Colombian fried rice

Calentado from Club Colombia by the famous Harry Sasson

You may have already noticed from my previous food posts that Colombian cuisine is really starchy. Well, since a third of the country is covered by mountains, and with majority of the population living in the Andean range because of the economic inertia to live close to the capital which is in the middle of the mountain range at 2,600 above sea level, you’ve really got to pile up the carbs to roam around with energy!

Calentado is one of the staples in the country. Once the key item on the Sunday breakfast table, it is now widely consumed any time of the week as a popular lunch time option. It was invented when families took whatever was in the fridge that had been left over from the previous days. They would fry all the ingredients together, typically including trimmings of the left over steak, beans, and rice.

The comfort food is ‘almost’ as delicious as Chinese fried rice! But it doesn’t come with such wide variety as the Chinese version. The Chinese pretty much put anything with the rice, generating endless types of species of fried rice. The principle behind fried rice and calentado are the same though – to make an easy, nutritious dish without wasting a thing.

The ingredients of a calentado are almost always the same, with a slight variant in the choice of beans (black or red), or the type of meat (pork, sausage or beef). It appears that one can’t get too imaginative with this dish or in general with Colombian cuisine to a certain extent. However, prices really vary. This one we had from Andres Carne de Res cost COP20,000 or US$10, whilst the ones from a casual eatery can be as cheap as $4,000, or US$2.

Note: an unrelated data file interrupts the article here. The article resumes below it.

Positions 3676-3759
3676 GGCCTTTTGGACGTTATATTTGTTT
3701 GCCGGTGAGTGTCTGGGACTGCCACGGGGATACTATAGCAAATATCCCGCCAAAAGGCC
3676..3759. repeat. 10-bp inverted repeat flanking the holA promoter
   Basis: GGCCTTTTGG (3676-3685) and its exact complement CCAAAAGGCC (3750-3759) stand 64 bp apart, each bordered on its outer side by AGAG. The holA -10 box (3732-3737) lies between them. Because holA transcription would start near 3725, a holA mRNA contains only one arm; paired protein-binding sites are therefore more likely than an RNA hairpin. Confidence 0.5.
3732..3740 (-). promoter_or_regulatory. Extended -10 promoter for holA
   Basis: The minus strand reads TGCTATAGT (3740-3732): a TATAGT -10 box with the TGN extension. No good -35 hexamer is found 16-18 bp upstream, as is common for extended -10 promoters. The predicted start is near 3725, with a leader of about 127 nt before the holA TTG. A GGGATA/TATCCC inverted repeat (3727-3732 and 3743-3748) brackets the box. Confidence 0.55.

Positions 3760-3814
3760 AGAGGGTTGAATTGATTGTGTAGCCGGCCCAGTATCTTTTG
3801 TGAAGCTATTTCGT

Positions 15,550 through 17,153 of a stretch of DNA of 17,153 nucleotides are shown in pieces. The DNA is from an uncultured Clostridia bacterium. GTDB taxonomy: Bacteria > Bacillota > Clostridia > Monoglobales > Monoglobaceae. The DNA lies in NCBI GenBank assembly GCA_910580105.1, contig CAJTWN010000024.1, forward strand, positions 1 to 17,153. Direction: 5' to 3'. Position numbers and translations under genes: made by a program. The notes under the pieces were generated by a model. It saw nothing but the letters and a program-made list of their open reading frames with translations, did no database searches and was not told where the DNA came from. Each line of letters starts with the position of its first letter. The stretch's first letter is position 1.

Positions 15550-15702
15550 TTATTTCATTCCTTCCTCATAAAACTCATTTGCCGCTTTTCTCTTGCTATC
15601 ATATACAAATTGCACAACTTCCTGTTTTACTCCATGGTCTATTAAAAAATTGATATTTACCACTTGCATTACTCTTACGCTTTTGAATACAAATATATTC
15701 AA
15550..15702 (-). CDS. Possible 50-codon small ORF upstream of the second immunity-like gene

Calentado with red beans from Andres Carne de Res


  1. Anonymous · · Reply

    Yummy calentado… so amazing!!! You will find it everywhere… In Bogota, Medellin, Cali or Barranquilla. It is one of our Colombian delicacies and it is the best for breakfast!!!

  2. […] in Colombia means only a few things, calentado, tamales, or […]

  3. […] (ie yuca, bono, almojababa), arepas in 3 styles, 3 types of empanadas, various tamales, 2 types of calentado, omelettes from the egg station, steaks, chorizo and longaniza (a more elegant looking chorizo). […]

  4. […] tossed on the barbie, steamed or deep-fried (patacons).. You will find banana in your fried rice (calentado), banana with your meat, banana as crisps (delicious!) on supermarket shelves. It is eaten skin-on, […]

  5. looks like paella relative…

    1. not nearly! they stir the rice here whilst for paella you don’t! Also there are no beans in paella!

  6. […] kind of breakfast are we talking about? Is it the traditional arteries bursting beef rib soup and fried rice? American pancakes? Continental? […]

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